The above image is from a blog by Peter Pappa. Through and infograph Peter explains the history and ability of using flipped classes. A flipped classroom is very interesting. Instead of lecturing to students during the school day teacher now have the ability to create videos for their students to watch at home. Students can then sit at home and learn the material, write any questions, and communicate with their peers and teachers about the concept. Once they come to class they now have the time to work with the concept since they’ve already listened to the material.
I can see a lot of benefits to the flipped classroom. 1) Students aren’t sent home with homework they may not understand fully. 2) The classroom is not a more interesting and engaging environment. 3) Students can receive more support from their teachers.
While all of this makes a flipped classroom appealing, I’m not completely sold. Theres a number of logistics which make a flipped classroom difficult, especially for an elementary classroom. First, what if a student doesn’t have access to any sort of technology at home? While we are living in a high tech world today that doesn’t mean every one has the same access to it. Some students may not have access to technology because of parental rules or financial reasons. A student shouldn’t be discriminated based on social economic status.
While for high school classes where most of the lessons are lecture a flipped classroom for an elementary class it doesn’t seem as useful. My own style of teaching incorporates as much group collaboration or hands-on activities as possible. Without the back and forth of live conversation I’m afraid I’d lose a lot of valuable education. Many students ask questions that may be unrelated, but pop up during a lesson. If they had the same question while watching a video would they even bother to bring it up the next day in class?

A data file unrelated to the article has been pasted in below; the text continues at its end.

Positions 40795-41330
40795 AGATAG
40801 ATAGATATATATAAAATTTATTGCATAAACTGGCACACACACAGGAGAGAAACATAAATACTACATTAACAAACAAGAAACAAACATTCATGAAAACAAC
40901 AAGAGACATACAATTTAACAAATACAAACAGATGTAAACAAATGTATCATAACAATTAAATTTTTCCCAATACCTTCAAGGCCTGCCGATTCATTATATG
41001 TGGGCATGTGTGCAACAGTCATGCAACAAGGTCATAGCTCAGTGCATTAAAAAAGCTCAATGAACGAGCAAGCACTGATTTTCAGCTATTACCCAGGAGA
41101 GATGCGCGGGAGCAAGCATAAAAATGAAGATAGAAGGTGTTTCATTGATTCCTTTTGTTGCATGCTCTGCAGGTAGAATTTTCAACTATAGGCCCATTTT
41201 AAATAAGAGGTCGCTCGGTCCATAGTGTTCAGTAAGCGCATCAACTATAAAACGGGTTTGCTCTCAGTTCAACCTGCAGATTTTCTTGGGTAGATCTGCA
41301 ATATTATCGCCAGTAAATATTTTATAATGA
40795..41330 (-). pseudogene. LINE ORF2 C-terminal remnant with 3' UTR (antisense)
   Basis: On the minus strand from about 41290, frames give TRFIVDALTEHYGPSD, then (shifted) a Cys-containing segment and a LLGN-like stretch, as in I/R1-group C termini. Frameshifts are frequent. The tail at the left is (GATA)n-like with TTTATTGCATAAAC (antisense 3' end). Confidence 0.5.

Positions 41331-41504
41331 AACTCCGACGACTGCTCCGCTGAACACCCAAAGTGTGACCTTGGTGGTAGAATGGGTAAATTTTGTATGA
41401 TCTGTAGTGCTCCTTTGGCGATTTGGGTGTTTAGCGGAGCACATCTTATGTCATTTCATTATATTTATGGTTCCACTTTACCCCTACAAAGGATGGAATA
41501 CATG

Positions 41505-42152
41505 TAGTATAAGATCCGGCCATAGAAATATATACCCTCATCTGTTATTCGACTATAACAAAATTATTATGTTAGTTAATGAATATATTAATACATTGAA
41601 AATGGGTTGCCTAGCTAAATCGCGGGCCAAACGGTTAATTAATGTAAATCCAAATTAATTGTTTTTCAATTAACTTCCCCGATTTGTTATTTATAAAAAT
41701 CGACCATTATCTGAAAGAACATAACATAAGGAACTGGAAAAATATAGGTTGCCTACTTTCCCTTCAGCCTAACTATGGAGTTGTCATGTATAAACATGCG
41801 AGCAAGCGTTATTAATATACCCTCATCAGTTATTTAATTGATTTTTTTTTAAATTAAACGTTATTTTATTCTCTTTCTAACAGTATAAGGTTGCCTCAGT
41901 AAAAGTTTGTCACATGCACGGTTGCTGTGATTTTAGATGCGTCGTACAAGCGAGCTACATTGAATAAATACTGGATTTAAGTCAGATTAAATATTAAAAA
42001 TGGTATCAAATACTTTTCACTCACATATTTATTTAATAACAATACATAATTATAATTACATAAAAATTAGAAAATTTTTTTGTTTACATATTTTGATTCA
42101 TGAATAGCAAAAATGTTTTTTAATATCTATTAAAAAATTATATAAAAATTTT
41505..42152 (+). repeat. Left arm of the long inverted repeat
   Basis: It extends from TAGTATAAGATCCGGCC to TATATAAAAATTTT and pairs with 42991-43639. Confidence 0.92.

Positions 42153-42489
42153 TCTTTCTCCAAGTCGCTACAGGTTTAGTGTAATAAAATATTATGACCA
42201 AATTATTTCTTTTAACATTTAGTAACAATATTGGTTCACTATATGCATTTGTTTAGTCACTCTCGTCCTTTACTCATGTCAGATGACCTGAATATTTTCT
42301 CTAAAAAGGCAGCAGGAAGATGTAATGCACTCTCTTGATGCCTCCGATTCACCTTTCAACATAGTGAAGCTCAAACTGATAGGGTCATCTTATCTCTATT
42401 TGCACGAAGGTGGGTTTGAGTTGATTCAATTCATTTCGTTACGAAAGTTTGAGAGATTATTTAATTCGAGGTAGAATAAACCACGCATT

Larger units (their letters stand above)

The ability of the flipped classroom to allow more hands-on and engaging work instead of lecturing is fantastic! But for myself I see it as more of a remedial tool for now.
Twitter has turned out to be a GREAT resource for teaching! Who’d of thought? One tweet I came across linked me to Matt Gomez’ (a kindergarten teacher) blog post about using Google Doc in his classroom. But how could Google Doc be realistic for a kindergarten class? What if there aren’t many computers in the classroom? Mr. Gomez found a fun and interactive way to get his students involved with Google Docs.
Mr. Gomez, who teaches in Texas, used Google Docs as a way to connect with another kindergarten class in Montana. The two classes play 20 questions by typing back and forth to each other on a Google Word Doc. Playing 20 questions may not seem all that educational for these kindergarteners, but how Mr. Gomez used it to broaden his students’ minds about other places in the world.
Each kindergarten class pick an animal or plant that was native to their own state, but that they other may not know much about or have never seen before. In this way they were broadening their mind about other places in the country and becoming familiar with their habitats. Students also had to work together and think critically in order to discover what the animal or object was before their 20 questions were up.